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Dept. of understatement. Illinois EPA water-pollution-control manager James Park, commenting on the $30,000 fine levied on a fertilizer plant that contaminated ten miles of the Apple River in northwestern Illinois: "The beauty of Apple Creek State Park was spoiled that summer with thousands of dead fish floating in the river."

Bad news, Luis: you're too dependable. "Daley may have enough influence to create more Hispanic wards" in redistricting, writes David Fremon in the Chicago Reporter (April), but he "may not have the inclination to do so, said [political science professor Paul] Green of Governors State. 'Harold Washington needed independent Hispanic allies to counter hostile white aldermen, but Daley has both whites and Hispanics in his pocket,' Green said. 'There is no need to rock the boats of (white) aldermen who have been proven allies.'"

Is that a threat or a promise? Roosevelt University president Theodore L. Gross to the Arlington Heights Chamber of Commerce (Renaissance, April 1): "Roosevelt University wants to do for Arlington Heights what Northwestern University did for Evanston."

Seriously underemployed. The Metra newsletter On the (Bi)Level (April 19) reports this phone call from the morning of the rail-strike scare: "Hello, Metra." "Should I be worried about tomorrow?" "I don't know sir, what line do you ride?" "I don't ride, but in case I wanted to ride I want to know if I should worry."

"The risk to justice from pseudo-science is substantial," said Chicago federal judge James Zagel in refusing to hear the testimony, not of an astrologer or a faith healer, but of an economist, who would have offered expert testimony in a personal-injury lawsuit (Business Week, April 22).

"Technology enables many people with disabilities to exercise more control over their own lives," says Techtalk, the newsletter of the Illinois Assistive Technology Project (April). But "remember, a computer is not necessarily a part of every solution....Some of the most practical and satisfactory technology solutions are inexpensive, simple, low-tech adaptations and/or devices. Using a built-up handle on a spoon is often a more appropriate solution than an expensive electronic feeding system."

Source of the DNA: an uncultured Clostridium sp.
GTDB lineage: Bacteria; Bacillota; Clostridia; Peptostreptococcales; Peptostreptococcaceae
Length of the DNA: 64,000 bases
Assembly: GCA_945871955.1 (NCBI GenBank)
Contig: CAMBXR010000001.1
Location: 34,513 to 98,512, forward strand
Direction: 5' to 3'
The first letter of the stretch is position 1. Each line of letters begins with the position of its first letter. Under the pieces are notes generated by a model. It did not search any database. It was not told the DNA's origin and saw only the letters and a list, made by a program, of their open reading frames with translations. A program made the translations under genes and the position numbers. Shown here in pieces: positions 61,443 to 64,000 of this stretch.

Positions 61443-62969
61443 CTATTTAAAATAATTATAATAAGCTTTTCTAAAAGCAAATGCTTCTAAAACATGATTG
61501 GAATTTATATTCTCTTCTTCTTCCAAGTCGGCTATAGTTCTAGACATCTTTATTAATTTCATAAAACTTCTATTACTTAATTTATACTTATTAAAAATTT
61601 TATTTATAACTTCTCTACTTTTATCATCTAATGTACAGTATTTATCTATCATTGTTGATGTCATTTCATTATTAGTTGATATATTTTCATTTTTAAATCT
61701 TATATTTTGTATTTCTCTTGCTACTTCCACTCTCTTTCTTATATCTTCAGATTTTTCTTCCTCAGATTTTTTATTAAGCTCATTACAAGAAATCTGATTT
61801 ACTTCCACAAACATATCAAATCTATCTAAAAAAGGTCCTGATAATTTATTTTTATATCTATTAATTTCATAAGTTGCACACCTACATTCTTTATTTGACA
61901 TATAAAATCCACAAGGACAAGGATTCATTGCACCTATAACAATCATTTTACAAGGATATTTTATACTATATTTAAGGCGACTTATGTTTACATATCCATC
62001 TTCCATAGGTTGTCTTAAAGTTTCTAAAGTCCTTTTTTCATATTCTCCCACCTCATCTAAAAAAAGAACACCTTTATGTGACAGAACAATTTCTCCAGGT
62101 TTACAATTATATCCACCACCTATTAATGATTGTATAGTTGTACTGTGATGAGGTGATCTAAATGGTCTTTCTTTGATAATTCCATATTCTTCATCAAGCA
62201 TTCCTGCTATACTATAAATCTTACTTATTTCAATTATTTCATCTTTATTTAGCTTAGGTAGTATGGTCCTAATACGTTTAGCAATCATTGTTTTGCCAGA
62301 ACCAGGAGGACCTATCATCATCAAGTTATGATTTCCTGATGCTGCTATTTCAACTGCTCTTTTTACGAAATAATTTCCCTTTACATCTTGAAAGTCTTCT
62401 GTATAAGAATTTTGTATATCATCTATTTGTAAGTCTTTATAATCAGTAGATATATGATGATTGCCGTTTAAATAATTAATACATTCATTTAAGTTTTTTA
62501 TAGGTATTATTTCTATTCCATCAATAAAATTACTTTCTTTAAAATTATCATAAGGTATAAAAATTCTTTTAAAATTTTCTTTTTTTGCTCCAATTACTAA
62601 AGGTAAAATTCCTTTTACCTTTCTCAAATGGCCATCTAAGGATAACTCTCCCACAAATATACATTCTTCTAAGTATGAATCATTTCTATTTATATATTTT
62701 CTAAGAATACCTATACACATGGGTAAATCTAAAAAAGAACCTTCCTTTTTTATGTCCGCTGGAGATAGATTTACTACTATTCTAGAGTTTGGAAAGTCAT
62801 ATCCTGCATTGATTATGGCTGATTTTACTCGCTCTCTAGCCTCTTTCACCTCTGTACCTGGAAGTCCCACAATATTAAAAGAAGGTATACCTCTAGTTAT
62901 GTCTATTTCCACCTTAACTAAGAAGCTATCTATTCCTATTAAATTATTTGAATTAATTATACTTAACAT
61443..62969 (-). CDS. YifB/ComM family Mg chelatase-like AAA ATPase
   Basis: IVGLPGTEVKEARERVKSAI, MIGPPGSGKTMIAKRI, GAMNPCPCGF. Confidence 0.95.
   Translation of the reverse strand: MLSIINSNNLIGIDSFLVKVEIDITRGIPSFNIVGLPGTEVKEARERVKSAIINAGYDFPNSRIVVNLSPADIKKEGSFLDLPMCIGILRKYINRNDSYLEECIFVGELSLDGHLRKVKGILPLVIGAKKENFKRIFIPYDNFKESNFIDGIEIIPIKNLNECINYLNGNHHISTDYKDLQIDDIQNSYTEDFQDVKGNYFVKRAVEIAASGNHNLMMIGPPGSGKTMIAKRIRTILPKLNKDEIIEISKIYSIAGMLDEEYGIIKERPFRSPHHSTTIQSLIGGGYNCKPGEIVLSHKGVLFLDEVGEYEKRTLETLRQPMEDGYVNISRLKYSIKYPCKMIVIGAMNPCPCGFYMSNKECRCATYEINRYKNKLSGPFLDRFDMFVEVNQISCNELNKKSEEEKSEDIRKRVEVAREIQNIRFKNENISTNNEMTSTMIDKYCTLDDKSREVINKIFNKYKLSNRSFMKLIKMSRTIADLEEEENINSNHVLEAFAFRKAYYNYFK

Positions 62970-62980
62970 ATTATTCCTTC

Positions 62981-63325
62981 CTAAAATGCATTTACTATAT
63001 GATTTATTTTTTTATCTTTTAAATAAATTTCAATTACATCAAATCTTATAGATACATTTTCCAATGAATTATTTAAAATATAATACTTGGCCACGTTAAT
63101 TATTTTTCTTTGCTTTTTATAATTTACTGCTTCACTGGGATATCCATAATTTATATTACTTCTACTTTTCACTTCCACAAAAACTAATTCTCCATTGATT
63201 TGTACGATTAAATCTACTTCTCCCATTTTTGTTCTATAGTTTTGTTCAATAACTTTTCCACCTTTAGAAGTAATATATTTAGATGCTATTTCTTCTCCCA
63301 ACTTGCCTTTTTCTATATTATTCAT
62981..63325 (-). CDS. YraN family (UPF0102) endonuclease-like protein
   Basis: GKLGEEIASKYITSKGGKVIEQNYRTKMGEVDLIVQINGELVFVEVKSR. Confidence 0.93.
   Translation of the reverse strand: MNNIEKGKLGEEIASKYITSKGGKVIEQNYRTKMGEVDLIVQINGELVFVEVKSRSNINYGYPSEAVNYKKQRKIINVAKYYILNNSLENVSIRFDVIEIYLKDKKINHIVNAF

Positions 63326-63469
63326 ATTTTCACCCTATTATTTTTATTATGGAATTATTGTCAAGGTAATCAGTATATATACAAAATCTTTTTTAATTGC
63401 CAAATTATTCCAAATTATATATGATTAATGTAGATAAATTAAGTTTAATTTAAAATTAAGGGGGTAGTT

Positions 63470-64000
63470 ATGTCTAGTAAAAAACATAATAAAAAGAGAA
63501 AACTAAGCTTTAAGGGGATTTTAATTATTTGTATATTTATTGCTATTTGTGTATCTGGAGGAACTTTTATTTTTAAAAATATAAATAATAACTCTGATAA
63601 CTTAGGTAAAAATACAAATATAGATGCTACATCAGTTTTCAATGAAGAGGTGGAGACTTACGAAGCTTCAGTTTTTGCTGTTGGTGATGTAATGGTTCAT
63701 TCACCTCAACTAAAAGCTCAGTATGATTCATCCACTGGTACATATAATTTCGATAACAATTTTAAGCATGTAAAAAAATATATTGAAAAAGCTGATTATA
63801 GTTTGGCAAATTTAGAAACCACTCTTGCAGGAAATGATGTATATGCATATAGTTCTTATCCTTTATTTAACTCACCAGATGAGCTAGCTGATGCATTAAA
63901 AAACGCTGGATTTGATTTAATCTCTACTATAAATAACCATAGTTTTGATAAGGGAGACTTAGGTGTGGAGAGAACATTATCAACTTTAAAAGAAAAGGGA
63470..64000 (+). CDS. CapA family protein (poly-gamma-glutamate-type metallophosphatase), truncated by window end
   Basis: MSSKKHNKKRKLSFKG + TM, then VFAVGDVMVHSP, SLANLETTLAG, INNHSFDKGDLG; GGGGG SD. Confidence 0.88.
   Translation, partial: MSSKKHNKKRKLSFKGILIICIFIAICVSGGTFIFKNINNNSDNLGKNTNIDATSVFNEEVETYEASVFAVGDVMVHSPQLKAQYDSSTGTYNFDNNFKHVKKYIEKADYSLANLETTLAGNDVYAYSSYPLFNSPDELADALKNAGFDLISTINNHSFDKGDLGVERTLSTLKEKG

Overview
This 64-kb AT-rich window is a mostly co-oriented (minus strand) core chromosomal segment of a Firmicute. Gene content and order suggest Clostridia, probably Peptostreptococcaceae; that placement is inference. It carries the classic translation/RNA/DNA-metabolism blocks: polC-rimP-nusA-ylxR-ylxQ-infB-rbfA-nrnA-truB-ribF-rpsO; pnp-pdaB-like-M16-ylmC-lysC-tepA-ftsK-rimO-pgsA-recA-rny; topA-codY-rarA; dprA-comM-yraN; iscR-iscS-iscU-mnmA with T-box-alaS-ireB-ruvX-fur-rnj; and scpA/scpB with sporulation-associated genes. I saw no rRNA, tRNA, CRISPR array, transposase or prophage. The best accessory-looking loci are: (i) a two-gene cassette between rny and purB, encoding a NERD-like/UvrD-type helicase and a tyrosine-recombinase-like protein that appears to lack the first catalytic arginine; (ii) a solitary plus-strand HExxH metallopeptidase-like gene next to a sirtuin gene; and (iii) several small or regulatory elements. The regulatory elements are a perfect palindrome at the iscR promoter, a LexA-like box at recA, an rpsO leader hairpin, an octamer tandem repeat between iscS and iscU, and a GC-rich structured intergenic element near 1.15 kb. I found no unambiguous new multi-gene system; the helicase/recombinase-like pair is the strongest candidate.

"The national media have occasionally shown themselves willing to deal with the painful reality of abortion for women and the tragedy of unwanted children--but usually only when discussing abortion policies of foreign governments, in particular the policies of Eastern European countries under Communism," writes Tiffany Devitt in Extra! (March/ April). "For example, Newsweek published an article titled 'When Abortion Is Denied: What of the "Unwanted"?' (8/22/88), discussing the consequences of Czechoslovakia's ban on abortions. And the Washington Post ran a poignant article on restricted access to abortion in Romania (6/17/90). But the human consequences of restricting access to abortion in the U.S. seldom made news."

Invisible. From Harper's "Index" (April): "Number of walls the size of the Vietnam Memorial it would take to list all the Vietnamese who died in the war: 69."

Clam chowder, for one. The U of I's ORER Letter (winter 1991) quotes Jaromir Ryska, a Fulbright scholar from Prague: "Czechoslovakia is a small and unique country, slightly smaller than Illinois in area but with 4.5 million more inhabitants. It is not, contrary to what many Americans tend to think, indistinguishable from the other Eastern European countries. I'm not being critical; before I came to the U.S. I didn't know that there were differences between Illinois and Massachusetts."

No, but it makes a better target. "It would be absurd to deny the existence of real inequities in the art world's representation of nonwhite artists," writes Eleanor Heartney in the New Art Examiner (April). "But is the art world really the moral equivalent of David Duke's Louisiana? Is it really as exclusionary as, say, the average corporate boardroom?"

"When I first got to Japan, I used to walk down the street and see Japanese point at me and hear them say in Japanese, 'Look, a foreigner!'" says University of Chicago divinity professor Gary Ebersole (UC Chronicle, November 21, 1990). "Three years later, I heard the same thing one day and found myself looking around for the foreigner. That was my first realization that there could be something like an identity transformation."

Women can't be priests because Jesus chose only male disciples. Oh yeah? writes Julie Kelemen in The Critic (spring 1991): "Jesus also chose only Caucasian Jews to be apostles. Therefore, if we follow [this] line of reasoning, we can only conclude that all Black, Oriental, and Gentile priests have been ordained in error and must be removed immediately."

Art accompanying story in printed newspaper (not available in this archive): illustration/Carl Kock.

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